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The Daily Wildcat

The Daily Wildcat

 

“For those about to spend, we salute you”

Last Tuesday, our community was dealt a terrible blow when Proposition 200 (for the numerical augmentation of the Tucson Police Department) was defeated.

True, one may argue that there are already plenty of officers in the department’s ranks. Some might also contend that the TPD should prioritize its duties so that officers focus on our safety rather than our sobriety. One TPD officer won’t arrest a cokehead and his posse for sucker-punching a student in his own backyard and breaking his jaw, but another officer will put a man in handcuffs and give him a red tag for having a gathering of three whole people. These arguments are not irrational, but they ignore the core issue of the proposition: supporting our boys in blue with more public funding, regardless of how inefficiently the government uses money.

This is more than just a cause worth fighting for, it is fulfillment of the purpose of government. Indeed, American legislatures on every level have taken on the altruistic duty of spending money to support some pseudo-important cause.

Support the police with more money, support the farmers with market-crushing subsidies, etc. Sure, by and large, said money doesn’t belong to legislators, but trust me, these guys are fighting the good fight. Oftentimes the money isn’t even there to be spent and must be borrowed, resulting in interest that must be paid and added to the list of causes worth spending money on — this just makes the legislators that much more brave for spending the money.

Now, let me briefly explain how this works. First, you earn money from working. However, you’re not responsible enough to effectively spend some of this money. You may think you are, but you’re not. To help you, our legislators have taken on this burden. And trust me, boy, are these guys smart to be spending half of your money (slightly higher than the 5 percent income tax instituted during the Civil War on those with higher incomes).

Certainly, it may appear that legislators’ specialty is simply campaigning well, but in reality, they are experts in everything. That’s how they know how to spend your money so efficiently. Congressmen and senators, the greatest of the legislators, may say some of the dumbest things imaginable and act completely inept, but they’re just faking it to be more relatable to the average American; in reality they are almost alien to the common man in their nigh-omniscience and über-benevolence.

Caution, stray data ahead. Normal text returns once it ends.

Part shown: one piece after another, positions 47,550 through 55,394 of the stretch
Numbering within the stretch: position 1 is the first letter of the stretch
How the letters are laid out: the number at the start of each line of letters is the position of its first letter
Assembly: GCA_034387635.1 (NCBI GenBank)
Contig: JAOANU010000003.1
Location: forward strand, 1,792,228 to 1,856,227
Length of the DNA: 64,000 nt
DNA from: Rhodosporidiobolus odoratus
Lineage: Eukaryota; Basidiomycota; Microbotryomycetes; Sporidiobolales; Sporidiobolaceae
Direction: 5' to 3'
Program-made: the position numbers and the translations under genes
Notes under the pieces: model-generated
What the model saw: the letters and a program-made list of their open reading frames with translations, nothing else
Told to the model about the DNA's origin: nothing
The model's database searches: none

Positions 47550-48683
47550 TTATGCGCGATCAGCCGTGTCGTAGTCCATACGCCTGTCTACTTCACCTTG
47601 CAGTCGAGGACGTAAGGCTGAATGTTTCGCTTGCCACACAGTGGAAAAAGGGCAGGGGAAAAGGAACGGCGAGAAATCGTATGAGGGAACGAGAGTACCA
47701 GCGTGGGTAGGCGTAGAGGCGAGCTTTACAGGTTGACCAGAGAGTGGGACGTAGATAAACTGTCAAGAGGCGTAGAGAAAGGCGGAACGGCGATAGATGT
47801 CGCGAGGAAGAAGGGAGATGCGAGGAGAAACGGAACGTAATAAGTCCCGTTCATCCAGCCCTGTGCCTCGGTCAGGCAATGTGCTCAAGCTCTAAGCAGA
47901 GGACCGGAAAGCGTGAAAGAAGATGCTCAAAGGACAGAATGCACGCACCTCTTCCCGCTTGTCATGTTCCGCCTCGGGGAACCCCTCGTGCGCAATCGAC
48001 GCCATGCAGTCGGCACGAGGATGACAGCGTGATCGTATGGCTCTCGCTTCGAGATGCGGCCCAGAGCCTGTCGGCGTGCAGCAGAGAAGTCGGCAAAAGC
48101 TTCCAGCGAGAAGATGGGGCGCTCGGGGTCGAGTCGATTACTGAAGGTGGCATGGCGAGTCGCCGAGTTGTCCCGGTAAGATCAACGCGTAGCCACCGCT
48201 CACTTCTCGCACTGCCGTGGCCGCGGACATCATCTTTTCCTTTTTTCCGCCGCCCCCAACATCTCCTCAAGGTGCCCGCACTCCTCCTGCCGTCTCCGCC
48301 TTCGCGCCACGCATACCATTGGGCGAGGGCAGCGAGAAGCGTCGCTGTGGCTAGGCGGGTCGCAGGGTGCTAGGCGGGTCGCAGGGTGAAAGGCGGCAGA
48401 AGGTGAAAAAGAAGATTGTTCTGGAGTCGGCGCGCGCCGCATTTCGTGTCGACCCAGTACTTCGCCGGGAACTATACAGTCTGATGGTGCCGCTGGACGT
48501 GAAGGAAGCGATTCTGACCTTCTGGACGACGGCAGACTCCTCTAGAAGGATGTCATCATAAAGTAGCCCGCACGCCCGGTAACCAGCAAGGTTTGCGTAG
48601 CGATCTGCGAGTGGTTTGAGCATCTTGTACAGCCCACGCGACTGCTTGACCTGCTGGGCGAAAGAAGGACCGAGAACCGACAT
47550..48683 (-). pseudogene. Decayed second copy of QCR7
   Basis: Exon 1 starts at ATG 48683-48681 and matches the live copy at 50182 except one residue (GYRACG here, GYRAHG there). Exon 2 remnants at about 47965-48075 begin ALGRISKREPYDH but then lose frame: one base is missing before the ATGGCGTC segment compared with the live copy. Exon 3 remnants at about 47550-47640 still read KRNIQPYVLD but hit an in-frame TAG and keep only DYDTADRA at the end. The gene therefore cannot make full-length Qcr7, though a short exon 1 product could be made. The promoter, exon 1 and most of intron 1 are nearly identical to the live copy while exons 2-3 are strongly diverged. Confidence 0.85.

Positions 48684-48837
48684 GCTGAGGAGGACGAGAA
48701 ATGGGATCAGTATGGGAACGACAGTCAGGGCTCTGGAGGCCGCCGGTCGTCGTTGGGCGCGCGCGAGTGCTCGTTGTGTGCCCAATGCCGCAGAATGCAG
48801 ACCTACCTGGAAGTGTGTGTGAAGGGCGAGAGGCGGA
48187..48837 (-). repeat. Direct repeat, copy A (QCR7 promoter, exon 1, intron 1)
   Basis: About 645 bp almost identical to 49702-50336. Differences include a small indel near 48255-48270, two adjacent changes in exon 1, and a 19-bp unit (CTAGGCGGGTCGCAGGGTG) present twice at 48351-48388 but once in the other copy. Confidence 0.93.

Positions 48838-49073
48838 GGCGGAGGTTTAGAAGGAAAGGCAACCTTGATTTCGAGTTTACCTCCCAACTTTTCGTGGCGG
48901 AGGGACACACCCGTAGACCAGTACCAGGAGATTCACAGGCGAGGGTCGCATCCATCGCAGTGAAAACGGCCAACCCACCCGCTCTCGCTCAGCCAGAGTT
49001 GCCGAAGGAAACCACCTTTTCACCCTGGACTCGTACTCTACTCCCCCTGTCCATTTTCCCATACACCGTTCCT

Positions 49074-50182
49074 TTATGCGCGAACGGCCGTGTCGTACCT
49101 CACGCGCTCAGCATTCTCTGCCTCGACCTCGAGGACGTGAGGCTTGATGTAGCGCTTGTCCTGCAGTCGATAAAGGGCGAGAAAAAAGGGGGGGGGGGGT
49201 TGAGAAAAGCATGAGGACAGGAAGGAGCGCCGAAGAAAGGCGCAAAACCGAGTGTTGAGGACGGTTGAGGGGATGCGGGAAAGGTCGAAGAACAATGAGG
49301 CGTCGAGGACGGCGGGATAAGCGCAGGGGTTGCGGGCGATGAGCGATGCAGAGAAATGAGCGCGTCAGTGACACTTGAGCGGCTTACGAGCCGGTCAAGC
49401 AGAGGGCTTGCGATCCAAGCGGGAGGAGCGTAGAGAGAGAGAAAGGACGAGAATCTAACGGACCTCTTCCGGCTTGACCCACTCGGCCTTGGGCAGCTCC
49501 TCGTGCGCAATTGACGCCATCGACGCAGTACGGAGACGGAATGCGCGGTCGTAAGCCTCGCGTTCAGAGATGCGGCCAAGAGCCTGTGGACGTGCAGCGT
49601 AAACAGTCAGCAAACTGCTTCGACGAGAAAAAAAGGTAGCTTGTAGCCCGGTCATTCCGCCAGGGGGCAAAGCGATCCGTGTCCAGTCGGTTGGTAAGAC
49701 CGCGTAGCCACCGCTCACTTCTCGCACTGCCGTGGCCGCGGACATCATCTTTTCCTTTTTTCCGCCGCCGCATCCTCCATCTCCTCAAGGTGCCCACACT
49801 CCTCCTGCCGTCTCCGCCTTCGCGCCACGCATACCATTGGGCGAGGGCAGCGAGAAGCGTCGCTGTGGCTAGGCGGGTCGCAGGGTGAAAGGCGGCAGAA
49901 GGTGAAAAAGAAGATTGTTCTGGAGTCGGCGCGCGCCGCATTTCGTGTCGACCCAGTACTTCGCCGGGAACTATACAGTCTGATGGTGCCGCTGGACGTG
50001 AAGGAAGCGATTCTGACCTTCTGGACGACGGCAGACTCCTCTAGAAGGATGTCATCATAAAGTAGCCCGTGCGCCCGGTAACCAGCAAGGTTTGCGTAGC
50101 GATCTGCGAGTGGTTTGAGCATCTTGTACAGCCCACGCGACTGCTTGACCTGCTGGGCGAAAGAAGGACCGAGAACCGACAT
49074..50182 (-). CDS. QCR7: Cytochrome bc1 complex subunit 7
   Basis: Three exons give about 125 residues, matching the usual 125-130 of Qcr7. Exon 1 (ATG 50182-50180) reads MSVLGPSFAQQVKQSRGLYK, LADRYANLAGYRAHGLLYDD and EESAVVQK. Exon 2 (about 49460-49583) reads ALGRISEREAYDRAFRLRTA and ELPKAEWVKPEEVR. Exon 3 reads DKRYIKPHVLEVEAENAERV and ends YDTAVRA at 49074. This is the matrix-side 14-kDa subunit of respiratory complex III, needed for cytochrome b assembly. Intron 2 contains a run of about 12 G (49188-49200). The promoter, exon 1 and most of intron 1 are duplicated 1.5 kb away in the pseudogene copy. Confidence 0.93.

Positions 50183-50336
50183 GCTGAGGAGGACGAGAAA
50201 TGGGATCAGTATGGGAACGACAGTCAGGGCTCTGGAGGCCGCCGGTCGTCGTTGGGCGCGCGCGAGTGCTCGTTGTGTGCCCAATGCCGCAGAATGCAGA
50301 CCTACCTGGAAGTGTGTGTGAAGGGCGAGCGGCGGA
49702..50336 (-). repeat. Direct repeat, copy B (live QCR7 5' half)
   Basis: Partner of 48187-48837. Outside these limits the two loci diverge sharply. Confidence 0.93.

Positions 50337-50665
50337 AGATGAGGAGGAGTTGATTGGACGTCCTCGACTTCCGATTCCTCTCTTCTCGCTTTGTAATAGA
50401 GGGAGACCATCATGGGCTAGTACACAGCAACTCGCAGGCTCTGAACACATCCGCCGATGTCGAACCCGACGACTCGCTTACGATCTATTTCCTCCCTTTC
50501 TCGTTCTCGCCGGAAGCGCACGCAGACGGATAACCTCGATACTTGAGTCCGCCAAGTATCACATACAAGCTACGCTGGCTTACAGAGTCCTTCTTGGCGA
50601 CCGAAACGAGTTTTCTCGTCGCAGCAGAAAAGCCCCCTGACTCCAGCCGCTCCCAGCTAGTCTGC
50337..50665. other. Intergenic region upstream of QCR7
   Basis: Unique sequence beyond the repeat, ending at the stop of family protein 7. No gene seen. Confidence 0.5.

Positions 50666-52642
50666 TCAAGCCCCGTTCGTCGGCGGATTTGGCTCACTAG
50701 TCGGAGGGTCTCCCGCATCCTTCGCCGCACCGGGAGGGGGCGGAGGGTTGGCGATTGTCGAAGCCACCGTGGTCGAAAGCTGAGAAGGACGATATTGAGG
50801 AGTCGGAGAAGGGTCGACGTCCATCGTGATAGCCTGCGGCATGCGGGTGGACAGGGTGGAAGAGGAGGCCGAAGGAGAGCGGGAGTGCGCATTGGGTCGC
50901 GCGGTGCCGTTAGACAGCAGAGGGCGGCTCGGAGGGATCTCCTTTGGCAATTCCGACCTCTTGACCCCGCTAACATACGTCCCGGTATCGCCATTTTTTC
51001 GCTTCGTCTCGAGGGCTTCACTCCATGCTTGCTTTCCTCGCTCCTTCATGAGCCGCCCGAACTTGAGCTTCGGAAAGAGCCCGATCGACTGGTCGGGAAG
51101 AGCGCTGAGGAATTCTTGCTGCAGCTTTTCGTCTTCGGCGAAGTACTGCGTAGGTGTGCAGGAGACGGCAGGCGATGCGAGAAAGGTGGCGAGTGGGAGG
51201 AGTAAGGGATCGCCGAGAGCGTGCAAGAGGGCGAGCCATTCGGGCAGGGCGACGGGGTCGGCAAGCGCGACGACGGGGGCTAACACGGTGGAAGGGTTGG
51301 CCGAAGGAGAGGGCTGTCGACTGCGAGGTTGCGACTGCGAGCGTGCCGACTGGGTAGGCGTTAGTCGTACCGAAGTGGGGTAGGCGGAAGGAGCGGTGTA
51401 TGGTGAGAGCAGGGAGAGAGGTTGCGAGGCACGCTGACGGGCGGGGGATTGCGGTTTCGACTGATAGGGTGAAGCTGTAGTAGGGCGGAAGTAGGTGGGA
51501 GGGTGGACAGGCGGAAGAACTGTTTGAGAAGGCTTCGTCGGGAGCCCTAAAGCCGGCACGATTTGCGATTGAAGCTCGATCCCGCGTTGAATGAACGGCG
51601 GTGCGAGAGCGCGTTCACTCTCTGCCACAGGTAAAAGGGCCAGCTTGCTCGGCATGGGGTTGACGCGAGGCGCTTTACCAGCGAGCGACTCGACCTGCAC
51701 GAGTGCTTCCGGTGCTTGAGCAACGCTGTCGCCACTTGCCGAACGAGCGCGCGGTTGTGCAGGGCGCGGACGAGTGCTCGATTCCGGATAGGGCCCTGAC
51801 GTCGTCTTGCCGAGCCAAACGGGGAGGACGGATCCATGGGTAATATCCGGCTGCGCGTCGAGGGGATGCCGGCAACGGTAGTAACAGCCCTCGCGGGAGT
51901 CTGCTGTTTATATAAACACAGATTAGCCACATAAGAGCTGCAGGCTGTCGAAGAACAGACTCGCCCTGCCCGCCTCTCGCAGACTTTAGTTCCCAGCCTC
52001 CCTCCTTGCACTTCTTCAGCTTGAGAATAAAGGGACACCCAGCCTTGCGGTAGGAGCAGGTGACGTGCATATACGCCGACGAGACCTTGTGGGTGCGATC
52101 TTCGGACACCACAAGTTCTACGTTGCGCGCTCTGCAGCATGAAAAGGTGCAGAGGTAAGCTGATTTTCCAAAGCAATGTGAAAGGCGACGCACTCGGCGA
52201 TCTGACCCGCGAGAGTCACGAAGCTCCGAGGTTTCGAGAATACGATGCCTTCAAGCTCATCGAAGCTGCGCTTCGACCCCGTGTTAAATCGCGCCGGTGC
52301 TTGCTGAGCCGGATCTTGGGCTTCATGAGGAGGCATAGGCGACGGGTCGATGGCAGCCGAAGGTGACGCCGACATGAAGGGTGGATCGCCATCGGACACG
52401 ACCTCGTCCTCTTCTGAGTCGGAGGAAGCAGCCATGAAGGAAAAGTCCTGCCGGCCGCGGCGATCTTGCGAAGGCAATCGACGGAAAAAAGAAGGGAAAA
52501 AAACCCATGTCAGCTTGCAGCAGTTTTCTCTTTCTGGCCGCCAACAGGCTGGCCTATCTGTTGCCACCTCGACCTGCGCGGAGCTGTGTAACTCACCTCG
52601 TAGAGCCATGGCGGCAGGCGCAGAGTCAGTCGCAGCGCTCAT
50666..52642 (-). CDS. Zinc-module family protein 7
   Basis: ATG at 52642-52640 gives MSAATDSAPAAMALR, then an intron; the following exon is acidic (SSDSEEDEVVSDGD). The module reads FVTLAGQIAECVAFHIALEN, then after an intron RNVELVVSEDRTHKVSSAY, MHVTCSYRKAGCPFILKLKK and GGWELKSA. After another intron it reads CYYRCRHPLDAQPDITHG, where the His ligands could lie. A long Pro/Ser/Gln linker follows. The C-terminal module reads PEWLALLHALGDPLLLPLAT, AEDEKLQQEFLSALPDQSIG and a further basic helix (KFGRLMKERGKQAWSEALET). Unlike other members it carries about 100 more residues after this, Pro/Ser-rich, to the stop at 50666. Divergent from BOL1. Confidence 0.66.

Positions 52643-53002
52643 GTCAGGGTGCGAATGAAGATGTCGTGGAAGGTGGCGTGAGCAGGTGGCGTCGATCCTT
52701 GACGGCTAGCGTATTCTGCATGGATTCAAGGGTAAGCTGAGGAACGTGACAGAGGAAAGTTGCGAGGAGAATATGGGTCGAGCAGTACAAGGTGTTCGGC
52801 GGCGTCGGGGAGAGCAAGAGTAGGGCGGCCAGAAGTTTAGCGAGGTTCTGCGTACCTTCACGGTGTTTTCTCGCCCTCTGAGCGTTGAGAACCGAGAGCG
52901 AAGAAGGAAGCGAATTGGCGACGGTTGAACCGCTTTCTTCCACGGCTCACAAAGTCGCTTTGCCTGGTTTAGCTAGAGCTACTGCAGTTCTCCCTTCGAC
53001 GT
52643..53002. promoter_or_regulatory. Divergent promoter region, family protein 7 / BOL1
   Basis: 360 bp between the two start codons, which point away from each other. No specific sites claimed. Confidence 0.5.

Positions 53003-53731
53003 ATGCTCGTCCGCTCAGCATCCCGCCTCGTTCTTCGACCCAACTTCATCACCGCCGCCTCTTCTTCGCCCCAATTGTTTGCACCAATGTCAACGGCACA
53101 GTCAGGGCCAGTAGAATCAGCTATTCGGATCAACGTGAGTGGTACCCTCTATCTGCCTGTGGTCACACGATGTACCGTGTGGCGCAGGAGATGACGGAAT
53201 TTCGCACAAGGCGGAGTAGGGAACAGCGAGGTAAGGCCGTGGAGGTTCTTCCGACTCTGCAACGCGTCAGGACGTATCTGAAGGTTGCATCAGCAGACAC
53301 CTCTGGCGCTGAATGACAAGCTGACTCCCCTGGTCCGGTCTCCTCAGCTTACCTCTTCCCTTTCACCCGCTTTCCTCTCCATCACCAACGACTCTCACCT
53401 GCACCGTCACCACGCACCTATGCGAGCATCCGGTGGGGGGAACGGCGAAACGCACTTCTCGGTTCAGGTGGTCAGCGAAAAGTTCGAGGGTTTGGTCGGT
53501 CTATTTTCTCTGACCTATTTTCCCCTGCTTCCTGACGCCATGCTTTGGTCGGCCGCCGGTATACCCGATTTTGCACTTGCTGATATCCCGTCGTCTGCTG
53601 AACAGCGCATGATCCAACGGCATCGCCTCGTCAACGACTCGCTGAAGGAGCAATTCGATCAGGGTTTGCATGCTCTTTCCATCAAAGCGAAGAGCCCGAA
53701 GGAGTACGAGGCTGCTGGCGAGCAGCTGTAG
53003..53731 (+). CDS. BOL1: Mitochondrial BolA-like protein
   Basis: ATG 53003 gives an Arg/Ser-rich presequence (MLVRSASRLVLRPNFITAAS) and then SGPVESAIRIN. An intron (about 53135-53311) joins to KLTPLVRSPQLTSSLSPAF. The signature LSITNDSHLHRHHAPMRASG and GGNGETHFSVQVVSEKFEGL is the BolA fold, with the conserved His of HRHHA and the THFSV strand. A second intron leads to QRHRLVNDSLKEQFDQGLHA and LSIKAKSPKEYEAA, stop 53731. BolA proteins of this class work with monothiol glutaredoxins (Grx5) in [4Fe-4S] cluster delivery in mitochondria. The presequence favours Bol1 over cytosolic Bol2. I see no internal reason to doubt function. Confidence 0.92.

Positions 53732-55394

I mean, legislators are giving away an unimaginable magnitude of currency to support groups that only coincidentally vote for them. For example, unions that just happened to give hundreds of millions of dollars in campaign contributions to the Democratic Party (some almost went bankrupt) get lots of money from Democrats, especially when Democrats do things like pass Hulked-up “”stimulus”” bills.

The most valiant of Democrats such as Nancy Pelosi are also trying their hardest to expand their role in health care, even though it will probably create more problems than it solves, and regardless of how inefficient it may be. I mean, these folks don’t even care about the basic elements of health care improvement such as tort reform — that’s dedication right there. Git-r-done.

Now, we already know that such legislators are inconceivably generous, but just how generous are they? Under the Democratic Party’s budget, 43 cents of every dollar Washington spends this year will have to be borrowed, and we’ll have to pay it back with interest over the rest of our lives. Over the next decade, net interest spending is set to jump from $173 billion to $774 billion. Wow. That’s a lot of money. The best part is that the “”temporary”” (read: stepping stone) spending snowballs, gaining momentum for less cuts and more splurging.

Unfortunately, some people don’t like all this awesome spendage. They’re called “”conservatives,”” and as opposed to Democrats who are known for their throbbing, big, tenderly-loving hearts, these conservatives have cold hearts, which are actually mandarine-orange-sized, cast of iron, and tend to chill at a temperature of 3-8 degrees centigrade. At any rate, conservatives are more tight-fisted than open-handed with spending our money, and the problem is that sometimes Republicans kind of act like conservatives (i.e. the Republican health care bill, which spends about 7 percent of the opposing bill and actually would lower the cost of health care and decrease the number of uninsured). When this happens, spending doesn’t stop because it’s really hard to stop tossing greenbacks to boatloads of people who feel like they’re entitled to our money, but spending doesn’t get any higher.

More ominous is that if Americans start to realize that when they support fiscal conservatism and sky-high taxes plummet (such as by cutting taxes along with the Social Security Ponzi Scheme Act), Democrats may try to act conservatively. Then Democrats and Republicans might even compete to spend money more efficiently. I shudder at the thought.

— Daniel Greenberg is a Near Eastern studies senior. He can be reached at letters@wildcat.arizona.edu.

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